Teacher Advice from a Principal Perspective:
Principals are very busy people with responsibility/accountability to many different stakeholders. That will sound like a “so what” statement to many and an understatement to principals who live and breathe the daily, demanding, on-going responsibilities of an administrator.
There are so many reasons (excuses) that teachers express that keep them from moving forward with technology integration in their classrooms. Sometimes these hurdles seem insurmountable to them and it can’t be denied that there are times when the technology you need just isn’t working. This is no small concern when you have a room full of students in these days of emphasis on “time on task” and accountability for those all-important test scores. Over my years as a principal, I found it very helpful to review the “Stages of Mastery of Technology” that were provided by Jamie McKenzie back in May 1993. (http://www.fno.org/FNOMay93.html) I created a visual image of these stages using Inspiration software so I could have it posted on my wall as a reminder that teachers, just as students, are not all at the same developmental stage in their learning. Understanding the change process helped me to be more sensitive and accommodating in providing the kind of support they needed as they moved through these stages. (http://www.slideshare.net/pgeorge/stages-of-mastery-of-technology/) Sometimes it’s the “just-in-time” support they need that will make the difference in their willingness to try something new. Because I am a tech advocate and personal user of technology I frequently made “house calls” to spend a few hours on an evening or weekend to help a teacher cross that hurdle and create a newsletter or interactive PowerPoint presentation for their students. But this kind of support doesn’t need to come from the principal. It can come from anyone willing to collaborate and help. Many teachers call upon their own children to help them learn how to make technology work for them.
The principal may be a person who advocates for increased technology integration in their school, but more than likely they are not. It is rare for a principal in my experience to be the technology leader for their school although these numbers are definitely increasing. However, it is possible for a principal to be an essential support person who willingly advocates for resources, professional development and enthusiastically supports creative, effective use of technology in classrooms. The principal of today can be a “technology leader” by supporting instruction that facilitates collaboration, communication and connections. Ideally, the best way for principals to support the use of 21st century skills is to model the use of them in their own work. One resource I created to use as an introduction to faculty to let them know the importance of integrating technology into their instructional methodology was a PowerPoint presentation that reinforces for teachers that although technology is a powerful instructional and learning tool, it will never replace a good teacher. It is simple, but reassuring to teachers. http://www.slideshare.net/pgeorge/technology-and-teachers/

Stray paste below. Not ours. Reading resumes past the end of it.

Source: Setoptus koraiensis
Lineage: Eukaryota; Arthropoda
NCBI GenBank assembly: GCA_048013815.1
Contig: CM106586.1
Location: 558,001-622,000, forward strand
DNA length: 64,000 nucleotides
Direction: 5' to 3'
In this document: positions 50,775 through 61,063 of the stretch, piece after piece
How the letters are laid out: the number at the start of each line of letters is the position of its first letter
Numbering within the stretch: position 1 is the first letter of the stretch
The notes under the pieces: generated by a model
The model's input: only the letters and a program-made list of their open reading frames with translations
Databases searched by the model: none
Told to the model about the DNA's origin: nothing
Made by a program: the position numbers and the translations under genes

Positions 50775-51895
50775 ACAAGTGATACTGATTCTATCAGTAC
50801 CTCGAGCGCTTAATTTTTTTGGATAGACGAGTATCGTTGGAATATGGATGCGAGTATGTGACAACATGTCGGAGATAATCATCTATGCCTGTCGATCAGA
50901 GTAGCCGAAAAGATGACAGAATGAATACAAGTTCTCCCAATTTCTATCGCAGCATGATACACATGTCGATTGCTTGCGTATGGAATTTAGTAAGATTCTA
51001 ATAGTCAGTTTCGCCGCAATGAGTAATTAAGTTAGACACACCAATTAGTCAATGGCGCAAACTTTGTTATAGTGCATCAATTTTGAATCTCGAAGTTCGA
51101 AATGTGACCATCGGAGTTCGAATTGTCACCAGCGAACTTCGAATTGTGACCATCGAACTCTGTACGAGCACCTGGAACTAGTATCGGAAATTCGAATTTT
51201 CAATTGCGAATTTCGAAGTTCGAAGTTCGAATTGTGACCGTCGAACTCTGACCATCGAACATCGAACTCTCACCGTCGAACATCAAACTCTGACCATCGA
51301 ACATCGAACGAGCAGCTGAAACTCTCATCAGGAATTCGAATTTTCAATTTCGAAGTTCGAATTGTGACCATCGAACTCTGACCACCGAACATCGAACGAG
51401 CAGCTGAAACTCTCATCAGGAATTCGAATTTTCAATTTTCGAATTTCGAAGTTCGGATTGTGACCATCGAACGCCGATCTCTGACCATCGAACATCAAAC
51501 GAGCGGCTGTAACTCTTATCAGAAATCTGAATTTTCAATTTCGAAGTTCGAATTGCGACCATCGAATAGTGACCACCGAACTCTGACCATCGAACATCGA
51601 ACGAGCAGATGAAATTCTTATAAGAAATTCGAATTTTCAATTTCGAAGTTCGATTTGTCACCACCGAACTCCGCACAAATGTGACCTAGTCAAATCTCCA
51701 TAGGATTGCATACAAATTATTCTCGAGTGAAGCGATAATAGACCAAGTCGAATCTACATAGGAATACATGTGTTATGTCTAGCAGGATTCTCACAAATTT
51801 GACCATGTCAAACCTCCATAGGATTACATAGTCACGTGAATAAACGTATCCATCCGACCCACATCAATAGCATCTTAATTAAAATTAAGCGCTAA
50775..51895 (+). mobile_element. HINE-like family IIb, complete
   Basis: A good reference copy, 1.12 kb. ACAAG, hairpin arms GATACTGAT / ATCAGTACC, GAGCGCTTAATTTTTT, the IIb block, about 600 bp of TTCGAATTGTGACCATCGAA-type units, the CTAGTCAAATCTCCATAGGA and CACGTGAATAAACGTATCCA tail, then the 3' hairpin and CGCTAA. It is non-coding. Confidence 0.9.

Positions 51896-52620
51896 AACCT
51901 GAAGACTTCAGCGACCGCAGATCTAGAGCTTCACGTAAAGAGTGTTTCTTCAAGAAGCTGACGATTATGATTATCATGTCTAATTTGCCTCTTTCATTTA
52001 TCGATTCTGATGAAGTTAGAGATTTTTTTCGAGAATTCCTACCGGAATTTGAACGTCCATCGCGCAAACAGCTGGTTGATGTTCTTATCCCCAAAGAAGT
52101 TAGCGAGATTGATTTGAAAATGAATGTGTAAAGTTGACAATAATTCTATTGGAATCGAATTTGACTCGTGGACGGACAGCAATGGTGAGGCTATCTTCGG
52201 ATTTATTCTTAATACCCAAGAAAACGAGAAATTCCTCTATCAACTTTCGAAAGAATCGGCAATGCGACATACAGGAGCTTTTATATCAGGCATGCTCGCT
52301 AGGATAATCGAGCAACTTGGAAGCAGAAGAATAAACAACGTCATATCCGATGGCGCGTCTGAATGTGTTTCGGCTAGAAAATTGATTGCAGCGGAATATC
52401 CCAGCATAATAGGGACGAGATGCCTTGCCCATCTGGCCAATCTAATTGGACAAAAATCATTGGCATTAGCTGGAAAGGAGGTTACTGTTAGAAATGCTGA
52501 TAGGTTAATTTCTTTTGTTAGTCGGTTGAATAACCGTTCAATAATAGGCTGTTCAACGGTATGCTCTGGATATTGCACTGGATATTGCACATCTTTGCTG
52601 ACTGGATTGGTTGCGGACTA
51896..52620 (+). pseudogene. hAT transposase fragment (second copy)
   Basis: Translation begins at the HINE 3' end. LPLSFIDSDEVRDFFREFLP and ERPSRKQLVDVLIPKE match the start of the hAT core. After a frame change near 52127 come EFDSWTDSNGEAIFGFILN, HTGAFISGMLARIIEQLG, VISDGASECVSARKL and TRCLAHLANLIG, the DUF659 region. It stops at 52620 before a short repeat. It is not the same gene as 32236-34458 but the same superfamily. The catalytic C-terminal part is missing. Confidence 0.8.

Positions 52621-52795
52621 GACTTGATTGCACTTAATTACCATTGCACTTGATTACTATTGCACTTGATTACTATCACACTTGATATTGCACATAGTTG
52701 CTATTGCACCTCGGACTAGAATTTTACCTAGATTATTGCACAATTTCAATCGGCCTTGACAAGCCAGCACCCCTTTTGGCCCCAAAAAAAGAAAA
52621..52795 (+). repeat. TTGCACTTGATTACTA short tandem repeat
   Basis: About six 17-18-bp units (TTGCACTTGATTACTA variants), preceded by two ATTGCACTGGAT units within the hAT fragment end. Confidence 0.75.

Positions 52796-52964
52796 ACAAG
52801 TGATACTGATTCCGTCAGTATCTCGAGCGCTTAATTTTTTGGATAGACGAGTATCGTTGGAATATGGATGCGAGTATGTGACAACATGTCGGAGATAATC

Tips for teachers (when approaching a principal with a great new idea involving technology)
1. Ask for an appointment to discuss your idea. Don’t stop them in the hall or mention it in passing in the teachers lounge. They have too many things on their mind to remember it and follow up on it.
2. Be very clear about what you are requesting. Stay focused on one topic and provide a written page that BRIEFLY summarizes your request with related details. Along with your enthusiasm this will help to educate your principal about your request.
3. Follow your very clear request statement by stating what you believe the educational benefits will be, and begin with student learning benefits. Provide your rationale of the benefits for students, yourself as the teacher, parents, and colleagues (if applicable). If you’re not clear in your own mind what these benefits are, have an informal brainstorming meeting with other teachers in your school who may also be interested in incorporating this tool. This type of collaboration will strengthen your request, both because it clarifies your rationale and also shows broader interest and support.